Some medical errors that occur in Connecticut hospitals are referred to as ‘never events.” These medical mistakes happen when an object is left inside of a patient, the wrong implant is placed inside of a patient, the wrong procedure is performed on a patient or a procedure is performed on the wrong side of a patient’s body. Although events like these should never happen, it is estimated that they occur in about one out of every 12,000 medical procedures in the United States.
Mayo Clinic researchers attempted to study the reasons why never events occur by analyzing human behavior factors. After studying 69 non-fatal never events that took place over a period of five years at their facility in Rochester, Minnesota, researchers determined that there were 628 human factors that contributed to the events. About four to nine of these human factors were involved in each individual event. Almost two-thirds of the never events took place when minor procedures were being performed.
A gastroenterologic surgeon at the Mayo Clinic said that the findings in the study demonstrate how difficult it is to determine how to prevent these types of incidents. However, she pointed out that it is critical for medical team members to speak up when they notice a potential problem. Systems like bar code scanning for sponges and team briefings before surgeries can also be used to prevent never events.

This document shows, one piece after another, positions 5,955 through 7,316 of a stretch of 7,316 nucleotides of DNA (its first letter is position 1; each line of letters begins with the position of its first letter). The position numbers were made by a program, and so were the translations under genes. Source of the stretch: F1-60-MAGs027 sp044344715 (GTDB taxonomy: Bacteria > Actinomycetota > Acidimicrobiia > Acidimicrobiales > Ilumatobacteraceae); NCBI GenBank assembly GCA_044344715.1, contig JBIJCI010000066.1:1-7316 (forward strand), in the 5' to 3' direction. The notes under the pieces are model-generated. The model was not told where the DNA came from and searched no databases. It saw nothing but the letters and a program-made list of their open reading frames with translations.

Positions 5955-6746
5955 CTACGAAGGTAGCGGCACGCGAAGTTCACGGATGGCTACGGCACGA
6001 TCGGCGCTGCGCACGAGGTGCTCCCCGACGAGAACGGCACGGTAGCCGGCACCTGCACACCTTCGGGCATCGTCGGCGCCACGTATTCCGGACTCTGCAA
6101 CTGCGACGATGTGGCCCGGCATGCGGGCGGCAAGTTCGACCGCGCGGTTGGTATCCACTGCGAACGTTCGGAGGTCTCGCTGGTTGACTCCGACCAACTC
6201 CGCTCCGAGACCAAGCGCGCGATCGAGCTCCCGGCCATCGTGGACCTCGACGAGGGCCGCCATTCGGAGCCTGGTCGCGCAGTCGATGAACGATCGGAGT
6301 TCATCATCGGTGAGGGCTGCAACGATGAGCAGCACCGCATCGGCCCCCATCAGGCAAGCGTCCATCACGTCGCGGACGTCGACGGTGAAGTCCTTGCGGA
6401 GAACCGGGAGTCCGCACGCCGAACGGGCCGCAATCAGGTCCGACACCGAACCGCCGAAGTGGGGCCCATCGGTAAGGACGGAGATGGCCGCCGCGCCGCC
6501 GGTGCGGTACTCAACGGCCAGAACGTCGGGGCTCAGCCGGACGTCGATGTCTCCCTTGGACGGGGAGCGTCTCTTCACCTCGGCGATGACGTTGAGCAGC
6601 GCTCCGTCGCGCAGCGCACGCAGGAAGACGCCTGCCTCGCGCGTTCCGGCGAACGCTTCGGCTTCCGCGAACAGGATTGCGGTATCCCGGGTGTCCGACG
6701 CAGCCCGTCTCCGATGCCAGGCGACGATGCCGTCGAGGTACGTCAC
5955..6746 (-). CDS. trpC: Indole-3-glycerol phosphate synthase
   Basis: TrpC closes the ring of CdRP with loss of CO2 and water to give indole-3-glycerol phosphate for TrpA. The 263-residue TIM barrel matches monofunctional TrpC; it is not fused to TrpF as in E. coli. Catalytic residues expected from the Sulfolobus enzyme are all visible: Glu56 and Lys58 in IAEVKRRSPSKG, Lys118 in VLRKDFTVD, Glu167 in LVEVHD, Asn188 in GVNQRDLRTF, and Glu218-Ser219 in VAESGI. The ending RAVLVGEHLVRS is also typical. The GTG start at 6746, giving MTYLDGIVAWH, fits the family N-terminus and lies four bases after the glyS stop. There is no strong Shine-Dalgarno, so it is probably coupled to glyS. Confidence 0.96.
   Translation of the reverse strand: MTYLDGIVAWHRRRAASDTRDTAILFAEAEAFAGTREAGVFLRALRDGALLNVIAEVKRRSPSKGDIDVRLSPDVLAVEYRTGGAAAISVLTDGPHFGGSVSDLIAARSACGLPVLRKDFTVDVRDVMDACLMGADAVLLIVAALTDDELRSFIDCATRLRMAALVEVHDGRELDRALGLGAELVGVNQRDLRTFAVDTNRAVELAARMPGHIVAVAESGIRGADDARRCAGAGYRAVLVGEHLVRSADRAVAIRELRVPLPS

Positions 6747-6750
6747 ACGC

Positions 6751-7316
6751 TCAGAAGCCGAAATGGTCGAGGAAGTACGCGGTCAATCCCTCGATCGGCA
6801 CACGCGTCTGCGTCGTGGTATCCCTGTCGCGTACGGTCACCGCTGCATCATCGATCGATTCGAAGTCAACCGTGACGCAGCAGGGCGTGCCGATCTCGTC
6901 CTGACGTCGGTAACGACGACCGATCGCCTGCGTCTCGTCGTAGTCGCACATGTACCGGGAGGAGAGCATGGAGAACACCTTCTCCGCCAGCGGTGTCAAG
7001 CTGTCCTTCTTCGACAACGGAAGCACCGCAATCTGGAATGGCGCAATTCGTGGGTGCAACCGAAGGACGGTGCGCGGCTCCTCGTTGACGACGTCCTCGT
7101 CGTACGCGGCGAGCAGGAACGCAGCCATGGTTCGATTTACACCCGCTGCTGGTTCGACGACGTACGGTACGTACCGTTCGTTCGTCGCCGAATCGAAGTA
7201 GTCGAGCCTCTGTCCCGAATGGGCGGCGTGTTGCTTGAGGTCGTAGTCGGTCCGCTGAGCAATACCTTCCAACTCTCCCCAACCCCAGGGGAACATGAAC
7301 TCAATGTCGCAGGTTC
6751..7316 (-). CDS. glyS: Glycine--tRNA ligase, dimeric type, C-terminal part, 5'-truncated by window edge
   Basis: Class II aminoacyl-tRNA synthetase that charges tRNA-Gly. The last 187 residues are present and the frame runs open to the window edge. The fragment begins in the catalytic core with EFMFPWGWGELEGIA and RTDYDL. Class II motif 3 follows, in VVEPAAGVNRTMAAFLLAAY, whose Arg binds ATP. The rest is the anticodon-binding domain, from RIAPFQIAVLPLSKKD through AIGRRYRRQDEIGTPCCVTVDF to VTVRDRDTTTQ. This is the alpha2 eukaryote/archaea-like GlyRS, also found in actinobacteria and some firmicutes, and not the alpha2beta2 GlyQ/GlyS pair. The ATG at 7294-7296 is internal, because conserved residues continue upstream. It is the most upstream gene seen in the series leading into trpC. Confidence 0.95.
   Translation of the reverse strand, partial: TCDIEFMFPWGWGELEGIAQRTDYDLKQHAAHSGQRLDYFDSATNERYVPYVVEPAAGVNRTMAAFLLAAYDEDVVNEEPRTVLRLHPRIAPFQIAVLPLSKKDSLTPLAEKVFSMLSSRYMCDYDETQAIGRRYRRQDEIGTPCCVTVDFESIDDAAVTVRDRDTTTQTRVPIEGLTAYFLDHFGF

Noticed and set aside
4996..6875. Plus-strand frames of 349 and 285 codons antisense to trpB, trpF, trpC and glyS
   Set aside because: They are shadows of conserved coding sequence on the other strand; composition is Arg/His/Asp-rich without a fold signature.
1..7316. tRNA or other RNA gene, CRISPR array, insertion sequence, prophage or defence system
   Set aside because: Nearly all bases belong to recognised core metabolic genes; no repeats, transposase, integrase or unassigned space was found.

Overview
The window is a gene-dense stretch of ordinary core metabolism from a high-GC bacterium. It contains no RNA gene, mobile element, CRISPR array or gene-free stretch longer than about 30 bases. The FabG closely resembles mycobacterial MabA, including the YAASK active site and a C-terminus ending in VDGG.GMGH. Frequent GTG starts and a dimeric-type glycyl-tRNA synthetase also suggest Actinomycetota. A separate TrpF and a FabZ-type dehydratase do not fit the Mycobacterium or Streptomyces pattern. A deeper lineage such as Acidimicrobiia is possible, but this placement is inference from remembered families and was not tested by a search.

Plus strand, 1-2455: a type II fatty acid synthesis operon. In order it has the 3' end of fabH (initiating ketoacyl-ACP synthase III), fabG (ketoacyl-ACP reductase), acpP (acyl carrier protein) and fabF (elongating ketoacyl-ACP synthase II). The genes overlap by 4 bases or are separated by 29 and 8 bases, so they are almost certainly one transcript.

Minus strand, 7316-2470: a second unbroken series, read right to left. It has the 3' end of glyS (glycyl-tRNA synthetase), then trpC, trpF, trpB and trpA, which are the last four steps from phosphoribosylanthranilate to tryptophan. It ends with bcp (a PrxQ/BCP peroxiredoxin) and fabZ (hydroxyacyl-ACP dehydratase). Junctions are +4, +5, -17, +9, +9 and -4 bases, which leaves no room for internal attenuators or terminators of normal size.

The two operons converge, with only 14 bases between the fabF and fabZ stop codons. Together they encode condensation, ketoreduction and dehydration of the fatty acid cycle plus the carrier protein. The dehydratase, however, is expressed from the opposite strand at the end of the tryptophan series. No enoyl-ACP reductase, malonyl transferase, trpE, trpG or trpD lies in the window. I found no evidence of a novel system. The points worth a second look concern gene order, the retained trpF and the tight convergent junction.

A person who has been injured because of a surgical error may want to speak with an attorney to determine if any remedies are available. Medical malpractice lawsuits often require extensive research into a patient’s medical history and testimony from a medical expert. A lawyer may be able to help an injured patient to build a strong medical negligence claim through the use of such evidence.